Monday, July 13, 2009
Please feel free to join us for a free Stanford Webinar tomorrow-- you still have 24 hours remaining to sign up! We've got a lot of people signed up already, but the great thing about webinars is that we don't have to limit based upon the amount of space in a physical room!
Click here to sign up:
Title: The Spread of Web-Based Malware and New Defenses
Abstract: Web sites and web pages have become the new frontier for malware distribution. Over the past two years, there has been a fundamental shift in how malware is distributed -- while teenagers used to write viruses which required users to click on email attachments to propagate, financially motivated cybercriminals now plant malware on legitimate web pages that result in drive-by-downloads when web pages are simply loaded.
In this talk, I will present newly researched data and statistics surrounding the recent distribution trends of web-based malware. I will talk about what trends mean for information technology professionals and engineers, and the process of building and running web applications. Also, I will discuss a variety of existing and novel defenses and their pros and cons, with a focus on how they can be used to prevent, detect, diagnose, and quarantine infections of web applications.
See you then!
Tuesday, June 16, 2009
If you've been following our blog, you'll know that we've been talking quite a bit about the latest security threats on the web. One of the threats we've been focusing on specifically is web-based malware. This kind of attack -- in which hackers compromise a legitimate site and turn it into a delivery vehicle for drive-by malware downloads -- has long been regarded as an emerging threat.
But one look at the numbers makes it clear that this threat has officially arrived: In the last two years, there's been a 600% increase in the number of malware-infected webpages, and 80% of those pages are legitimate. Google first reported the problem of malware-infected pages exploding from April 2007 to January 2008. Microsoft estimated in an April 2009 report that the total number of legitimate webpages being compromised per month is more than 1 million. And now that search engines like Google and Yahoo; browsers like IE8, Firefox, and Chrome; and desktop AV providers like Norton and McAfee are blacklisting compromised sites, those sites are seeing double-digit losses in traffic and revenue and taking significant hits to their reputation.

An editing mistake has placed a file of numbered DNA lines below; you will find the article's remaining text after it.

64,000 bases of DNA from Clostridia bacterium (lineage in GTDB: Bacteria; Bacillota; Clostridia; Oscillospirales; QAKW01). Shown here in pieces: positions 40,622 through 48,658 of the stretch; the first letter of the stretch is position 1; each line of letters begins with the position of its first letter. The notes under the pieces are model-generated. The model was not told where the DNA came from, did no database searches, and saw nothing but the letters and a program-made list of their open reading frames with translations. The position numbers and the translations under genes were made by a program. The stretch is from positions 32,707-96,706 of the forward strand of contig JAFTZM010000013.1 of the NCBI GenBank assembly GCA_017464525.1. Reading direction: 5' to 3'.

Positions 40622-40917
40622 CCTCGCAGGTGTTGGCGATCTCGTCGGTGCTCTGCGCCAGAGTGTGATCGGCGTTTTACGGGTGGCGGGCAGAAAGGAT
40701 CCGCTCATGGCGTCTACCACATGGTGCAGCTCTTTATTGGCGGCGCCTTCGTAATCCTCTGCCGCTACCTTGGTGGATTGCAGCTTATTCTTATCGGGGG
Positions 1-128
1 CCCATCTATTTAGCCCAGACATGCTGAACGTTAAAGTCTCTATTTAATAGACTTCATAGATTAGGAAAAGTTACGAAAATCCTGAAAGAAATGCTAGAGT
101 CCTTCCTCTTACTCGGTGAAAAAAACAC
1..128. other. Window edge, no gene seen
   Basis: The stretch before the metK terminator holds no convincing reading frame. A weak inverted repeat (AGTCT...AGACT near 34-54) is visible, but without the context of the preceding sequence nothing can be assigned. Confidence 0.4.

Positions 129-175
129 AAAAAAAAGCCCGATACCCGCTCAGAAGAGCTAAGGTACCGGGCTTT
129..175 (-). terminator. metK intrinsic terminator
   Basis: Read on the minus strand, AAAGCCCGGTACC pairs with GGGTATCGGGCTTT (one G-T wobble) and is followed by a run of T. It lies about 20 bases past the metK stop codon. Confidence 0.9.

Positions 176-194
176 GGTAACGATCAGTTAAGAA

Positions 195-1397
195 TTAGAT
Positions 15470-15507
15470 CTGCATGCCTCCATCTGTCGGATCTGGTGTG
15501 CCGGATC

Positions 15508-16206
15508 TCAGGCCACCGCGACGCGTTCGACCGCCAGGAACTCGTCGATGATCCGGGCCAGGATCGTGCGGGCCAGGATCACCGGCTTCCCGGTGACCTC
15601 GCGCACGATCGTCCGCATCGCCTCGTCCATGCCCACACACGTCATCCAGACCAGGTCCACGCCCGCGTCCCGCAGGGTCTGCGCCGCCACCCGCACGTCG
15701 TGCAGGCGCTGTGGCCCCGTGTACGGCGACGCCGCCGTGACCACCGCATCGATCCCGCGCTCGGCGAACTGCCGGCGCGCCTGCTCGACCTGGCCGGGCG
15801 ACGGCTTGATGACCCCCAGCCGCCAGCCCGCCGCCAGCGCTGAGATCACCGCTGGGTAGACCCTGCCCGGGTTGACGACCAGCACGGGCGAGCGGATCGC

Those are just some of the reasons we're proud to be opening up our Dasient Web Anti-Malware service to a broader audience today. Dasient Web Anti-Malware -- or "WAM," as we like to call it -- is the world's first complete anti-malware solution for websites. Dasient WAM monitors, automatically identifies, and quarantines malware on websites, before those sites suffer significant losses in traffic, revenue, and reputation.
We're making the monitoring and diagnostic elements of WAM openly available in public beta today, and making the quarantining element available in private beta. WAM is available both to site owners and to web hosting providers interested in offering their customers protection against web-based malware. If you want to learn more, jump down to the full text of our news release, which we've included below. If you're ready to get started right away, head here to sign up for free blacklist monitoring for your site.
We're excited to be bringing these necessary protections to the web, and are looking forward to your feedback. Stay tuned to this space for more news on Dasient WAM and further insights on the development of new web-based threats.
Here is the press release:
Dasient Introduces First Web Anti-Malware Service
Addresses Growing Need for Protection From New Web-Based Attacks
PALO ALTO, June 16, 2009 – Dasient today introduced the industry's first service to protect companies against a fast-growing class of web-based attacks that compromise legitimate websites and then use them to spread malware to the sites' visitors. Dasient's new Web Anti-Malware (WAM) service continually monitors websites, diagnoses any infections, and helps businesses address the infections, before the sites suffer significant losses in traffic, revenue, and reputation.
"In the last two years, we've seen a fundamental shift in the way malware is spread," said Dasient co-founder Dr. Neil Daswani. "Hackers are using highly automated and mutable attacks to turn websites into delivery vehicles for malicious software. This is a web problem at its core, and it requires a solution that can function at web speed and web scale. That's exactly what we had in mind when we designed the Dasient WAM service."
Sharp Increase in Malware-Infected Webpages
Each day, thousands of legitimate websites are infected with malicious code, often without their knowledge. The speed, scale, and complexity of these attacks makes it extremely difficult for website owners to identify and fix the resulting infections, and in some cases to even know they've occurred.